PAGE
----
7200_Rain_Garden_Guide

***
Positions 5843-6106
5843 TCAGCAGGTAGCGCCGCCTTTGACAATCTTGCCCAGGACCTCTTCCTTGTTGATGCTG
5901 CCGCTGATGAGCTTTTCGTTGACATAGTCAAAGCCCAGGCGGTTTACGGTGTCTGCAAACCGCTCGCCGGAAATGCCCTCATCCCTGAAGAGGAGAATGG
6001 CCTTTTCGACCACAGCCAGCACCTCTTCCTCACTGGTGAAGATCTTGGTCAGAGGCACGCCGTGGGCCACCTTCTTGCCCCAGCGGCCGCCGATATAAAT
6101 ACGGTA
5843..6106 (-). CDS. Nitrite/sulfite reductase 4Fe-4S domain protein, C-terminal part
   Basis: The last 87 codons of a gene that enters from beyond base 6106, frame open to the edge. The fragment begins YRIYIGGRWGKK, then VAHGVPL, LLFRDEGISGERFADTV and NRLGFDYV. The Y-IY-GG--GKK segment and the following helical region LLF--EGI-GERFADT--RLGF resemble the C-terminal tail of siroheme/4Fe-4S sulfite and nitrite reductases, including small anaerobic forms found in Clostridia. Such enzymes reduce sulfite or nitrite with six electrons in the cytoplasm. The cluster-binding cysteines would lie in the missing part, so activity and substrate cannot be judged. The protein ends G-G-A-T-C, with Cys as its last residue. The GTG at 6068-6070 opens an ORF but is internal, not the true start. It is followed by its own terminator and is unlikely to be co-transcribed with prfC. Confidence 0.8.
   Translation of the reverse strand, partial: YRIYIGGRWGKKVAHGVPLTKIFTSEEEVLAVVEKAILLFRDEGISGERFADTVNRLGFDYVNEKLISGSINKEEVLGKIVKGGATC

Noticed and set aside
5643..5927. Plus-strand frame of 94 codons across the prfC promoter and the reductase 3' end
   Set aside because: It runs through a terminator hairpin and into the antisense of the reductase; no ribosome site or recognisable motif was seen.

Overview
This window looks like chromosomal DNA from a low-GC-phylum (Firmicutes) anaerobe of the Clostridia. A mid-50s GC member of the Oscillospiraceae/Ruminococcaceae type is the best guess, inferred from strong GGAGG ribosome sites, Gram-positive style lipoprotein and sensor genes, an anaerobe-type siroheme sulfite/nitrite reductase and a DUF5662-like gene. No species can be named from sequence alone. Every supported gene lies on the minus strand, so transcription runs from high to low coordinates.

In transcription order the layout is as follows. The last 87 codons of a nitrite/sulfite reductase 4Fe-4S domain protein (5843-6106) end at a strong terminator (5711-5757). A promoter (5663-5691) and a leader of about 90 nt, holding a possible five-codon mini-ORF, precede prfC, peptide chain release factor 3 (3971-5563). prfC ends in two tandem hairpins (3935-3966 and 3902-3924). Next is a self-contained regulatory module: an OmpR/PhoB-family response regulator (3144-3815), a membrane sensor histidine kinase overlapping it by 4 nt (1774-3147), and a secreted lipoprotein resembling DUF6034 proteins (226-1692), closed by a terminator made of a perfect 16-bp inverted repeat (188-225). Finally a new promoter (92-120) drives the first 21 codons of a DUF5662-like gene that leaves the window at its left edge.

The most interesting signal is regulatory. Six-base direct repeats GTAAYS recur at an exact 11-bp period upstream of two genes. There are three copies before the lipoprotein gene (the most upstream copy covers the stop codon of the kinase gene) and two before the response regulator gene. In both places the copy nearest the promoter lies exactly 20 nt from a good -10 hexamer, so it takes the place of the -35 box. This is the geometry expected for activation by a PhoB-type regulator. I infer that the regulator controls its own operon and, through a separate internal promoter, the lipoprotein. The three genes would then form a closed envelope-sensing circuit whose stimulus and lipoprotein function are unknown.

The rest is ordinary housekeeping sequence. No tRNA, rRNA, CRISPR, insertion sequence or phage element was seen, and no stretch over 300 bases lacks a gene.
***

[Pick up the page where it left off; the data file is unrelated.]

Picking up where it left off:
RAIN GARDEN CARE A GUIDE FOR RESIDENTS AND COMMUNITY ORGANIZATIONSTABLE OF CONTENTS Introduction . . . . . . . . . . . . . . . . . . . . . . . . . . . . 1 How to use this guide . . . . . . . . . . . . . . . . . . . 3 Organize your rain garden care . . . . . . . . . .5 Weeding . . . . . . . . . . . . . . . . . . . . . . . . . . . . . . 7 Watering . . . . . . . . . . . . . . . . . . . . . . . . . . . . . 10 Plant care . . . . . . . . . . . . . . . . . . . . . . . . . . . . .12 Keep the water flowing . . . . . . . . . . . . . . . . . 15 Soils and mulch . . . . . . . . . . . . . . . . . . . . . . . 16 Troubleshooting . . . . . . . . . . . . . . . . . . . . . . .19 Resources . . . . . . . . . . . . . . . . . . . . . . . . . . . . 20 Acknowledgments . . . . . . . . . . . . . . . . . . . . . 20 Quick-start guide . . . . . . . . . . . . . . . . . . . . . . .21CONGRATULATIONS ON YOUR NEW RAIN GARDEN! You have a beautiful and functional landscape where the soil, plants, and mulch partner to absorb and filter urban runoff, and keep it from harming our local waters. Your hard-working landscape will need some care throughout the year, but your time commitment will still be less than what you spent on lawn care during the spring and summer months. This guide will show you the simple steps needed to keep your rain garden looking great and working well. Your original rain garden design determines the ongoing rain garden care. A few mantras for design include, “right plant — right place,” and “an ounce of prevention is worth a pound of cure.” For a rain garden that means choosing plants that complement each other and your yard. Keep in mind that your original rain garden design can be changed over time, as you see how the plants grow. RAIN GARDEN CARE 12 A GUIDE FOR RESIDENTS AND COMMUNITY ORGANIZATIONS Your rain garden is part of a growing network of “green stormwater solutions” that beautifies our communities and keeps polluted runoff out of our waterways. By building a rain garden you are protecting Puget Sound.HOW TO USE THIS GUIDE This guide offers you timesaving tips, a “care calendar,” and guidance on how to get answers to your maintenance questions. It is organized around a few simple icons that organize tasks by the times they need to be done each year. The guide also contains a “Quick Start Guide” to help you get started. RAIN GARDEN CARE 3 WINTERSPRINGSUMMER FALL OBSERVEWATER FLOW MULCHWEEDINGWATERINGThe care calendar is found in the Quick Start Guide, and shows tasks that should be done on a monthly, quarterly or semi-annual basis. Homeowners can work by themselves or organize neighborhood work parties to help care for roadside or community rain gar- dens as a group. You will find tips and techniques for rain garden care, as well as important information such as how to get wood chip mulch or refreshments donated Within each community, city, or county, there are several ways you can reach out for assis- tance if you run into questions or concerns about your rain garden. Look in the Resources section at the end of this handbook to find the Gardening Hotline, the Washington State University Extension Rain Garden Mentors and Master Gardeners, and Stewardship Partners’ 12,000 Rain Gardens resources page. Retail stores, local nurseries, and organizations such as Stewardship Partners and your county’s Conservation District offer free classes and assistance to people who want to learn more about rain garden care. Over time, our combined efforts will help make rain gardens as common as recy- cling, refillable beverage containers, or reusable shopping bags. Please give us feedback as you use this guide, and let us know what additional information you need or how we can improve this guide. Please contact: info@stewardshippartners.org or info@cleanwaterkitsap.org. 4 A GUIDE FOR RESIDENTS AND COMMUNITY ORGANIZATIONSRAIN GARDEN CARE 5 • Wheelbarrow or rolling trash can • Tarps BEFORE AND AFTER PHOTOS It’s a great idea to take photos of your rain garden through the different seasons to see how it grows and changes over time. Imagine what a sense of accomplishment you’ll feel after seeing a photo before you begin a weeding effort, and then another photo from the same angle once you are done. You’ll be amazed what a big difference a little bit of time can make. Take a group photo if you had help — people love to celebrate their hard work! MAKE IT A PARTY! If you are part of a rain garden “cluster”, or a community rain garden or Green Street, talk with your neighbors and organize a date together a couple times each year to tackle these rain garden care tasks as a group. Make a simple flyer and send out an email invitation. With two or more people you can each take on a specific task or each work in a different area of the rain garden. These strategies will make the work go much faster! If you want to 6 A GUIDE FOR RESIDENTS AND COMMUNITY ORGANIZATIONS go after grant funding for neighborhood-scale projects, keep track of how many volunteers worked and for how long they worked for future reference. If you are organizing a group of volunteers, it’s nice to offer some refreshments to say ”thank you” for their service. At the minimum, provide some water, but things like coffee, tea, doughnuts, fruit, or granola bars are crowd-pleasers. Rather than buying wasteful bottled water, use a pitcher and reusable cups. HOW TO ASK FOR DONATIONS Ask at your local grocery store if they can donate pastries, fruit or snack bars to your rain garden project volunteer work party. Most store managers are able to donate to community projects if they know volunteers are working for a cause. If they donate, be sure to send them a thank you note and include a photo of volunteers working — this will help build a relationship if you want to ask them for donations in the future. Coffee is a big crowd-pleaser. Ask at your local coffee shop whether they can donate to your event in exchange for thanking them during the event or acknowledging them on event materials. If you are organizing a big event and need gloves, tools or other materials, it’s worth asking the manager of your local hardware store. Keep track of your donors so you can announce your supporters at the work party. WHO TO ASK FOR MORE HELP The References section of this guide is a list of organizations that can provide assistance if you have questions about identifying weeds, how to care for native plants, or about pests or plant disease. If you feel overwhelmed because you are not physically able to do the work of caring for your rain garden, reach out to local churches, service organizations, schools, Boy and Girl Scout troops or other neighborhood groups who might want to volunteer and learn about rain gardens in the process. GRANT WRITING FOR LARGER PROJECTS You may have bigger ideas and want to raise funds to build larger rain garden clusters in your neighborhood, improve drainage at a local park or school, or get other residential streets to “go green.” There are many grant opportunities out there. Contact your local City, County, Conservation District, or other jurisdiction about grants available to commu- nity organizations. RAIN GARDEN CARE 7 WEEDING Many weeds thrive wherever they grow and can even be pretty. Some weeds invade through underground roots or runners, and others by seeds spread by wind, water, birds and other animals. Invasive weeds overrun our parks, trails, lakes and waterways. Rain gardens will still work even if they have weeds growing in them, but your rain garden plants will not grow as well because weeds will compete with or overshadow them. Rain gardens are also much more attractive without weeds. In Western Washington, you will most likely see Dandelions, Himalayan Blackberry, Morning Glory (also known as Bindweed), grass from lawns, and Buttercup in your rain garden. From left: Grass from lawns, Himalayan Blackberry, Dandelion, Morning Glory (Bindweed) and ButtercupNext >